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Yerevan Sceptical Over Ankara Dialogue Bid

A body has been set up to try to bridge the long-standing rift between Armenia and Turkey.
By Ara Tadevosian

The setting up of an Armenian-Turkish reconciliation commission has been roundly criticised in Yerevan. Described by some as a 'dangerous adventure', the body aims to encourage communication and dialogue between the neighbouring countries.

The group of prominent public figures who comprise the body announced their initiative on July 9 in Geneva, expressing their hope that it would lead to direct inter-government negotiations. The commission has the support of the US State Department which has acted as a mediator in Armenian-Turkish relations since 1999.

Diplomatic ties between Turkey and Armenia are blocked by two main issues. Ankara refuses to countenance any rapprochement until Yerevan recognises Azeri sovereignty over Nagoro-Karabakh - an enclave contested by the two countries since the early Nineties. Armenia, for its part, inisists that Turkey admits responsibility for the Armenian genocide between 1915 and 1923.

Officials from both Ankara and Yerevan have said that were these problems resolved, direct governmental talks could commence. Meanwhile, the border between the two countries remains closed and Turkish sanctions in effect.

"This is the first attempt to open an official dialogue," said commission member Ilter Turkmen, a former Turkish foreign minister. But there remains some confusion over how 'official' the proposed talks actually are. The respective governments have both explicitly distanced themselves from the body.

A few days after the Geneva meeting, the Armenian foreign ministry denied the government had been in any way involved in the commission. Spokesman Dziunik Aghadjanian said that such an initiative "cannot substitute inter-governmental discussions".

The authorities in Yerevan are concerned what effect the body could have on its attempts to secure international recognition of the genocide. Its political opponents are of a similar mind.

"No-one should buck responsibility for the Turkish genocide of Armenians through 'reconciliation'," said the nationalist Dashnaktsutyun party. " Without admitting to this historical fact, there can be no reconciliation. Armenian-Turkish talks cannot be realistic until Turkey owns up."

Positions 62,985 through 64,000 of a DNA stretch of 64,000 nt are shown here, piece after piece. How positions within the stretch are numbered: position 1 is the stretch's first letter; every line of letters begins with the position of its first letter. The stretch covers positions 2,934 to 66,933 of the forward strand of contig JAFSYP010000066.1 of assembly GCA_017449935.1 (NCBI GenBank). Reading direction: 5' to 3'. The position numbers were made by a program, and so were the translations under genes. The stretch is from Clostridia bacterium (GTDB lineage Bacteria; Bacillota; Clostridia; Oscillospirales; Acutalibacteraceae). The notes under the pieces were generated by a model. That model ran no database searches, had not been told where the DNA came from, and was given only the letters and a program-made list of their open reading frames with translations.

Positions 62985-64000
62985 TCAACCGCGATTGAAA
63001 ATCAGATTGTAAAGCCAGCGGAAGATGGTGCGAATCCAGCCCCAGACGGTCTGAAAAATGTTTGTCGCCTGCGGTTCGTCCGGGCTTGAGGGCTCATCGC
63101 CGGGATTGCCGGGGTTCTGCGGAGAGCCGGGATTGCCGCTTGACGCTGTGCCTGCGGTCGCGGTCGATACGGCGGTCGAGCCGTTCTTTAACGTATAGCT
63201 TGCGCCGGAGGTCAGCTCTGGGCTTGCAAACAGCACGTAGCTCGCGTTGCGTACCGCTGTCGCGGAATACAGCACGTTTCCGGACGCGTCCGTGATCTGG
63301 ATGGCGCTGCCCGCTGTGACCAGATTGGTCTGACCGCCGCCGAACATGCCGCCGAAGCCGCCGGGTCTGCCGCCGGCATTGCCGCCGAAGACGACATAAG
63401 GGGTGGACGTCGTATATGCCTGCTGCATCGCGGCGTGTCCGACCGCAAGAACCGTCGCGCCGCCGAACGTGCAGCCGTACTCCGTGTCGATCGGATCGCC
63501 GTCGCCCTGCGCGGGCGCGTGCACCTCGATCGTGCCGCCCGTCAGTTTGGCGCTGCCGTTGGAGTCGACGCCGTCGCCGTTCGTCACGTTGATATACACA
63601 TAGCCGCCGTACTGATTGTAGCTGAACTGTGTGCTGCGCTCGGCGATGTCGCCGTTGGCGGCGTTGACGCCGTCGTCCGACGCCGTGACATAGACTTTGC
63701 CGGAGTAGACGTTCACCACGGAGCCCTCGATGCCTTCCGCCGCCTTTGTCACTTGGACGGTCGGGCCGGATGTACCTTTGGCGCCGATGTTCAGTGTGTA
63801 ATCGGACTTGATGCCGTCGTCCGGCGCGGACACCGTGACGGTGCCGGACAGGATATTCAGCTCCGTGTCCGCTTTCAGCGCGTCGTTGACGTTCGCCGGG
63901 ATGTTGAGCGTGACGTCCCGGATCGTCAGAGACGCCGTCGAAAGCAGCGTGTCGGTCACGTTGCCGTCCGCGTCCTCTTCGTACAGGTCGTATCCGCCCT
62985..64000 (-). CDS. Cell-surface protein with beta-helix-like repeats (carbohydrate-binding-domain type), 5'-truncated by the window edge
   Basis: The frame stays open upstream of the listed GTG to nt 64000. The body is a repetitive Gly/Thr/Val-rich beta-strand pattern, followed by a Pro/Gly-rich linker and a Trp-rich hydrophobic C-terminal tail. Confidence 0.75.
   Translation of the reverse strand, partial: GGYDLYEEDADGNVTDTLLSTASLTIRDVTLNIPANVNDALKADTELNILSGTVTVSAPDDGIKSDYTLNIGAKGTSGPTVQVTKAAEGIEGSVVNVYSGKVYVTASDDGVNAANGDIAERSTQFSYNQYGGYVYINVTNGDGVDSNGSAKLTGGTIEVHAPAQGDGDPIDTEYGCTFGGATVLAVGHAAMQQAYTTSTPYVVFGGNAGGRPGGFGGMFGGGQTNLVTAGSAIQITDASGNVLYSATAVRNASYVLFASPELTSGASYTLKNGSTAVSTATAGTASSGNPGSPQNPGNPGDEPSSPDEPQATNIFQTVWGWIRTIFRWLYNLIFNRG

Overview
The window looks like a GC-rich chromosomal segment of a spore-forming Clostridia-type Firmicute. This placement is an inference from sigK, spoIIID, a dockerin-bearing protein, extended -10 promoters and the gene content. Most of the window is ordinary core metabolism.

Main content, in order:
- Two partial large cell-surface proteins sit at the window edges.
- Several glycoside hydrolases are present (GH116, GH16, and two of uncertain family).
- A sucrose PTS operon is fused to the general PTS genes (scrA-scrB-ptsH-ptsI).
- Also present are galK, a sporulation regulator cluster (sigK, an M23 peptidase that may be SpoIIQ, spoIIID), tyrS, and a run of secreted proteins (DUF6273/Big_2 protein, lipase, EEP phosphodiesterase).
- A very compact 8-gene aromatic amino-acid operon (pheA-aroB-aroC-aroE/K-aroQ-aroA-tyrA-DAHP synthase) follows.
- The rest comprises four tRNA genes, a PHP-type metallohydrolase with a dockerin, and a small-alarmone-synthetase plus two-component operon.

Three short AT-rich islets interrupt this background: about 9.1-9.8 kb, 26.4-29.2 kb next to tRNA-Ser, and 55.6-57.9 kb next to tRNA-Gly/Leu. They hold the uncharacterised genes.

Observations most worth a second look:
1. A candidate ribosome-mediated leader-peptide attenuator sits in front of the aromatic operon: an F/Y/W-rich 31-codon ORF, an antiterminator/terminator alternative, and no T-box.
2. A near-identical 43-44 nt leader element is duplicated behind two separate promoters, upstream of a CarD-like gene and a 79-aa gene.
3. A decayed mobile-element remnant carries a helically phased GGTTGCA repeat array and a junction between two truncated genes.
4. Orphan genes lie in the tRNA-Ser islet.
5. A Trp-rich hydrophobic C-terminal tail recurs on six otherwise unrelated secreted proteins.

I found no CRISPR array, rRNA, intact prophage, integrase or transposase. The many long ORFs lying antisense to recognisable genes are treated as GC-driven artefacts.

The views of the Turkish historians on the 1915 mass killings of Armenians range from outright denial that they ever took place to a refusal to accept that the atrocities had been planned.

France's lower house of parliament officially recognised the killings as an act of genocide in May 1998, but the government and the presidency opposed the vote, concerned that it might offend Turkey.

The US House of Representatives shelved a similar resolution last year after then president Bill Clinton declared that it could severely undermine relations with Ankara.

Given Turkish reluctance to come to terms with the crime, Communist party representative Gagik Tadevosian is sceptical a reconciliation body has any value. "If the Turks are going to become hysterical after every mention of the Armenian genocide, how can a commission bring about normal relations between the two countries?"

Other Armenian politicians have described the initiative as a 'dangerous adventure' and questioned the competence of reconciliation commission members. "Clearly, those in the commission are simply representing their own interests," said Arthur Baghdasarian, head of the Orinats Erki party. "They have no authorisation to speak on behalf of Armenia or the Armenian diaspora."

Azerbaijan's '525-gazeti' newspaper has speculated that the body would be used to generate international interest in the genocide issue. The paper quotes Ozdem Sanberk, a former Turkish ambassador to the UK, as saying that it is hoping to move the debate along both in the US Congress and other international legislatures in an effort to get them to eventually recognise the crime.

According to commission member Andranik Migranian, further meetings have been planned in Istanbul and Yerevan. Whether these receive official blessings remains to be seen.

Ara Tadevosian is an IWPR contributor

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